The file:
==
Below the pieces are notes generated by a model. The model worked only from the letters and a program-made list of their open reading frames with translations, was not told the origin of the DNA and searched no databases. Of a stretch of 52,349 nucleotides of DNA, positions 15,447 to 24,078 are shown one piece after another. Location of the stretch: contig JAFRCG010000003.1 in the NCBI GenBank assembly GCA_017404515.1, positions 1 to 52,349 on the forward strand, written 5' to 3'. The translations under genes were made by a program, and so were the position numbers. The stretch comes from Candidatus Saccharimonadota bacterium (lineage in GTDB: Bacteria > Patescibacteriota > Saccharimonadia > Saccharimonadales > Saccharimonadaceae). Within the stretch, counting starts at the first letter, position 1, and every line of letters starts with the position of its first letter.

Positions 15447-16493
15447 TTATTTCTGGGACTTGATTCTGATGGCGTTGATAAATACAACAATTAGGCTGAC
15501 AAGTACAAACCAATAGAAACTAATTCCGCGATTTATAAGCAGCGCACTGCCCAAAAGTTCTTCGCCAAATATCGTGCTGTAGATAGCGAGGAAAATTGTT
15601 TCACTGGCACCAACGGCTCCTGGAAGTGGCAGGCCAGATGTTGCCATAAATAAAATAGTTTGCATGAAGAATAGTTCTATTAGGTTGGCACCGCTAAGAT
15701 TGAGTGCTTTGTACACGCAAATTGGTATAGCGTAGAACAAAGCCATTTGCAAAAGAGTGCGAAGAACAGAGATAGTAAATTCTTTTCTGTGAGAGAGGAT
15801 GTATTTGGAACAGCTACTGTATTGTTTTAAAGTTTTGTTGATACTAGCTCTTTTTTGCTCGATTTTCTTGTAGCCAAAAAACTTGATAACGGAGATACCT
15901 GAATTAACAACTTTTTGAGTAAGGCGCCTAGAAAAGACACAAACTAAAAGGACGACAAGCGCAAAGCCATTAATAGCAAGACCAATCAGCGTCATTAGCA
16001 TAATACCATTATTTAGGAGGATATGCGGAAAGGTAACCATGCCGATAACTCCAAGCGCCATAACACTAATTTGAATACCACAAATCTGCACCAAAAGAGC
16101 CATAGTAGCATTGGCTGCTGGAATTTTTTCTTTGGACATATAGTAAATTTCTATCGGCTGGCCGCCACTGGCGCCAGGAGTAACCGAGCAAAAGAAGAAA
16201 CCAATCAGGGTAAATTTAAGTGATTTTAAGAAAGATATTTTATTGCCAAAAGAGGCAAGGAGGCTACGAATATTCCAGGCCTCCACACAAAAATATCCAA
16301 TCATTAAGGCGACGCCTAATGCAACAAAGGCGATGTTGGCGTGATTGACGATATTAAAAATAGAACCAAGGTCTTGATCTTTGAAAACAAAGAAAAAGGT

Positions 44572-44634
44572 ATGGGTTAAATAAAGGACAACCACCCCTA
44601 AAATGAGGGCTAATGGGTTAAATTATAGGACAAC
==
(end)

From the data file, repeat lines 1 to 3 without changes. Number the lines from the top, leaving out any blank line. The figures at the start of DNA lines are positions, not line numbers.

Below the pieces are notes generated by a model. The model worked only from the letters and a program-made list of their open reading frames with translations, was not told the origin of the DNA and searched no databases. Of a stretch of 52,349 nucleotides of DNA, positions 15,447 to 24,078 are shown one piece after another. Location of the stretch: contig JAFRCG010000003.1 in the NCBI GenBank assembly GCA_017404515.1, positions 1 to 52,349 on the forward strand, written 5' to 3'. The translations under genes were made by a program, and so were the position numbers. The stretch comes from Candidatus Saccharimonadota bacterium (lineage in GTDB: Bacteria > Patescibacteriota > Saccharimonadia > Saccharimonadales > Saccharimonadaceae). Within the stretch, counting starts at the first letter, position 1, and every line of letters starts with the position of its first letter.

Positions 15447-16493
15447 TTATTTCTGGGACTTGATTCTGATGGCGTTGATAAATACAACAATTAGGCTGAC